U.S. SEC lawyer who oversaw financial crisis cases to leave
By Sarah N. Lynch
WASHINGTON, July 16 (Reuters) - Kenneth Lench, a 23-year veteran attorney at the U.S. Securities and Exchange Commission who oversaw many financial crisis-related cases against Wall Street, is retiring from the agency and returning to the private sector.
The SEC on Tuesday publicly announced Lench's retirement, which had been expected by agency insiders for a few months.
Lench first joined the SEC's enforcement division as a staff attorney in 1990 and rose through the ranks.
Since 2010, he has served as the head of the SEC's structured and new products unit, one of five specialized enforcement sections. It focuses on cases involving asset-backed securities, derivatives and other complex products.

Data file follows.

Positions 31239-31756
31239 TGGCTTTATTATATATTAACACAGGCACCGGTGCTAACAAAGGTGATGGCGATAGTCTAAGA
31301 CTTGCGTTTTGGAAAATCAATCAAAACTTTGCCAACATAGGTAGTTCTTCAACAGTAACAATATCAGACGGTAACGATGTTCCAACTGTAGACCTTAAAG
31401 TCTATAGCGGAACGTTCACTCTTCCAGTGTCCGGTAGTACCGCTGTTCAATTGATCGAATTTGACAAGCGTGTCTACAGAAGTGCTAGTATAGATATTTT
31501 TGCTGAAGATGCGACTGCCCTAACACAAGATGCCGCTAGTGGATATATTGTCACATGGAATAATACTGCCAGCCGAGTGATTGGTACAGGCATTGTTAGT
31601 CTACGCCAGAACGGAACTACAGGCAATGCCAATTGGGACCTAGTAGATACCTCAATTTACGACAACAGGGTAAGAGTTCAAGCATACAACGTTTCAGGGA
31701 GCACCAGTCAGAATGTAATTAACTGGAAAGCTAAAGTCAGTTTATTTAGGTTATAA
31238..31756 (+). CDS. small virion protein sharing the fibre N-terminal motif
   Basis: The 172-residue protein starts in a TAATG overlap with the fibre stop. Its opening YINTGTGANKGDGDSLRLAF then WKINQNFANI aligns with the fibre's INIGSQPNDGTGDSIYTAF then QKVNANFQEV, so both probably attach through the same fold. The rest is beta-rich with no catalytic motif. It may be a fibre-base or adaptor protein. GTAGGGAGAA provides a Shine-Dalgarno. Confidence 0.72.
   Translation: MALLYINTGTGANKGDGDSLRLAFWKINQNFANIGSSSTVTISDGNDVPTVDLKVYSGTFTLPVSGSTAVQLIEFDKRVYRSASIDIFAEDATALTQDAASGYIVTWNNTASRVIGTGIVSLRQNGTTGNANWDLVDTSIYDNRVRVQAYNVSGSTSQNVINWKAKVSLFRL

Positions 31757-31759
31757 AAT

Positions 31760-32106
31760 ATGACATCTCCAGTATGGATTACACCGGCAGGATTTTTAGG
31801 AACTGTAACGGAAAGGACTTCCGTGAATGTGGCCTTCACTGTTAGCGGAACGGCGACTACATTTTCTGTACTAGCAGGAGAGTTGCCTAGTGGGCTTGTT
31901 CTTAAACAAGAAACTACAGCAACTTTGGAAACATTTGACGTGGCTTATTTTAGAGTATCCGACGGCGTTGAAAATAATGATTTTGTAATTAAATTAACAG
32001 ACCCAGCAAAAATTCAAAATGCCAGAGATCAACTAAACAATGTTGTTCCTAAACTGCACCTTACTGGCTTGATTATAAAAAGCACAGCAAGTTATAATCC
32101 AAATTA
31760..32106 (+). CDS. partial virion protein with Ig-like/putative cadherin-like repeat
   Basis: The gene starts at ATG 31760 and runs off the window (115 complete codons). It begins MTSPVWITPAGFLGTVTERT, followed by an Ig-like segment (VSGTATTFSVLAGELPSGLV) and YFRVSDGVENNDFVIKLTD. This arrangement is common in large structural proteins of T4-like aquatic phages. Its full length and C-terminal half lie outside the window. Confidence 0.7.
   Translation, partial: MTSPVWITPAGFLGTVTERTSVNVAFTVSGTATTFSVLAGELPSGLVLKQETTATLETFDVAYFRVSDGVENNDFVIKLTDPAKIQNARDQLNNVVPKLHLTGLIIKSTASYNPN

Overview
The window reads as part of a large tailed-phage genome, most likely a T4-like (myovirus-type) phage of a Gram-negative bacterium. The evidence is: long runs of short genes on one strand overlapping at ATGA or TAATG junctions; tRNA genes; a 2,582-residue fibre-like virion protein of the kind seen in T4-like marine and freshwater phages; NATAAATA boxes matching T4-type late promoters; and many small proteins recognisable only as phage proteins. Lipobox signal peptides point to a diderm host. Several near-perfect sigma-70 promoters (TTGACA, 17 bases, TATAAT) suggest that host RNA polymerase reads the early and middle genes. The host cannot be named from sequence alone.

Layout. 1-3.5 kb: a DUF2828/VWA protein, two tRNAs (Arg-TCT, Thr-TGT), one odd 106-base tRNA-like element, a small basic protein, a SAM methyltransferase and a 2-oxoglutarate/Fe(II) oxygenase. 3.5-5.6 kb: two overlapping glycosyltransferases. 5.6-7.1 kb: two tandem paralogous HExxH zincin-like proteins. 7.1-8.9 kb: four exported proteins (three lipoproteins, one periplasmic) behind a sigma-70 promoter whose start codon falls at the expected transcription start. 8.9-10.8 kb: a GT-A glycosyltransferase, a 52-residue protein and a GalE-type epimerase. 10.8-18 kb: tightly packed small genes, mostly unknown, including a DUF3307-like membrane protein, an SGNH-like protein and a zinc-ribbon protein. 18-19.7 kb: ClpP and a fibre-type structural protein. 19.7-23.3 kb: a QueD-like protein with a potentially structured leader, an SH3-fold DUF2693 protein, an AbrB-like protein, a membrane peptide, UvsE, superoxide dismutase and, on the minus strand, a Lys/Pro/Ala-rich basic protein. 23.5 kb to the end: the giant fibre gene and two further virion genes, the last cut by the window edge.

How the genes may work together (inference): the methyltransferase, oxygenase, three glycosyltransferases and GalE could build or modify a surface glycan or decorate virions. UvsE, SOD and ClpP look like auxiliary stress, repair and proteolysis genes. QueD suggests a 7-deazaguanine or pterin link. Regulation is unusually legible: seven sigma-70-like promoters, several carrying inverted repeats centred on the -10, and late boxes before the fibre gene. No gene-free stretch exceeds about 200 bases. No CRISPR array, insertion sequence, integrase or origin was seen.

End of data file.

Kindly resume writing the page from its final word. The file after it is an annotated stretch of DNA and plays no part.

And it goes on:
The unit's most well-known case under Lench's leadership involved a $550 million settlement with Goldman Sachs over allegations the bank misled investors about a collateralized debt obligation known as ABACUS.
Specifically, the SEC alleged that Goldman had allowed hedge fund Paulson & Co. to help select the assets underlying the CDO and later bet against it - a fact unbeknownst to investors.
Although the bank settled with the SEC, the SEC's case against Goldman Sachs trader Fabrice Tourre is ongoing.
Tourre's trial in a federal court in Manhattan got under way on Monday. [ID: nL1N0FL1FG] Continued...